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NIST Update CEOS WGCV 22

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News: Pulsed OPO for 200 nm to 1.7 m (3.0 m with reduced ... TXR deployed to LANL (DOE), ITT (NOAA GOES Imager), Univ Miami (SST), SBRS (DOD and NPP/NPOESS) ... – PowerPoint PPT presentation

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Title: NIST Update CEOS WGCV 22


1
NIST Update -- CEOS WGCV 22 June 14 17,
2004 Sioux Falls, SD B. Carol Johnson Optical
Technology Division Physics Laboratory National
Institute of Standards and Technology http//p
hysics.nist.gov/Divisions/Div844/div844.html
2
Outline
  • Status of Core Facilities (See NIST Presentation
    to WGCV-21)
  • Accomplishments Interactions in Remote Sensing
    Projects
  • UV, Vis, TIR (Gaithersburg)
  • microwave (Boulder)

3
Advanced Measurement Laboratory (AML)
  • Four instrument buildings (two below grade) and
    one clean room building, total 47,480 m2 (511,000
    sq ft)
  • Vibration 0.75 to 3 ?m/s
  • Temperature 0.25C (0.1C or 0.01C)
  • Air Quality Class 1000 (Class 100)
  • Humidity 5 (1 )
  • Conditioned power, meets IEEE Std. 1100-1992

Thoughtful design wide service alleys between
labs, high lab ceilings, offices on external
walls, wide hallways.
The High Accuracy Cryogenic Radiometer 2 (HACR 2)
instrument, the facility for Spectral Irradiance
and Radiance Responsivity with Uniform Sources
(SIRCUS), and the Aperture Area Facility moved to
the AML buildings in early 2004.
4
Absolute Radiometry
  • Electrical substitution radiometry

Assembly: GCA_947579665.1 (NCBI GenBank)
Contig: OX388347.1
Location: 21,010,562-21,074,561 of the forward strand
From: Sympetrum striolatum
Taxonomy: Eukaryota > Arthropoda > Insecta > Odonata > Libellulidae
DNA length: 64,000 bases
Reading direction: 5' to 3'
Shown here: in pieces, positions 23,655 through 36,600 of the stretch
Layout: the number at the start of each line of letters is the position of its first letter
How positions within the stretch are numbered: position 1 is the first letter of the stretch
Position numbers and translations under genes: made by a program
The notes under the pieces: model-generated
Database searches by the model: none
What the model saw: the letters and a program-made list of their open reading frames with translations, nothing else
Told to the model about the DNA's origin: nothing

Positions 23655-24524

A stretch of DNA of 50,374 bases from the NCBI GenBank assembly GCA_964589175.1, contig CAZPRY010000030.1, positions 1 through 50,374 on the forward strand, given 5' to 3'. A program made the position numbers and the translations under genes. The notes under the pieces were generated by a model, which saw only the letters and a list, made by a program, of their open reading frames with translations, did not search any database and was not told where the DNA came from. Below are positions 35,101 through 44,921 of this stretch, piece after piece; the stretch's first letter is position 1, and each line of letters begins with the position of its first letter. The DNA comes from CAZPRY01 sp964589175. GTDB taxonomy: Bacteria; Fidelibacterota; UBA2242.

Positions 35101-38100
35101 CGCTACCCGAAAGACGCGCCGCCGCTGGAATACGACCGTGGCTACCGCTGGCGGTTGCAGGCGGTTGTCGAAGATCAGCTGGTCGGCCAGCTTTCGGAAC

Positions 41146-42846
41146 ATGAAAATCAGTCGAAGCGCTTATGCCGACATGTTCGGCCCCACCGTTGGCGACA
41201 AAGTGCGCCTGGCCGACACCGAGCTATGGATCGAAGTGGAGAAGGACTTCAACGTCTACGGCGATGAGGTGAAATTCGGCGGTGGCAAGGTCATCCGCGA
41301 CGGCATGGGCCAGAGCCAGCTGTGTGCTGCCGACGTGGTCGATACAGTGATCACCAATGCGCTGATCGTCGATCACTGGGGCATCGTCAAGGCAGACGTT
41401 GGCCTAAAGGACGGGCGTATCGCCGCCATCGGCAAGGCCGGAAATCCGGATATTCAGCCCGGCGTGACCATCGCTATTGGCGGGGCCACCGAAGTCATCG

• Optical watt equivalent to electrical watt
  • Cryogenic cavities and flux-stabilized lasers
  • Reference standard detectorsflux responsivity
  • Scale realizations in detector responsivity,
    spectro-radiometry, and photometry

HACR 2 Modular horizontal cavity, windowless
operation Comparisons performed with HACR before
the move to AML
L-1 ACR
HACR 2
L-1 ACR Flexible system for routine calibrations
5
SIRCUS
Spectral Irradiance and Radiance Responsivity
with Uniform Sources
Detector based facility for determination of
absolute spectral irradiance or radiance
responsivity of optical sensors Basic technique
Reference detectors calibrated using cryogenic
electrical substitution radiometry laser
illuminated integrating sphere sources for
monochromatic characterization and calibration of
radiometers variety of laser systems provide
tunable coverage UV, visible, near-IR,
IR Low uncertainties 0.1 to 0.2 (k
2) Validation methods absolute determination
of the freezing point of gold and silver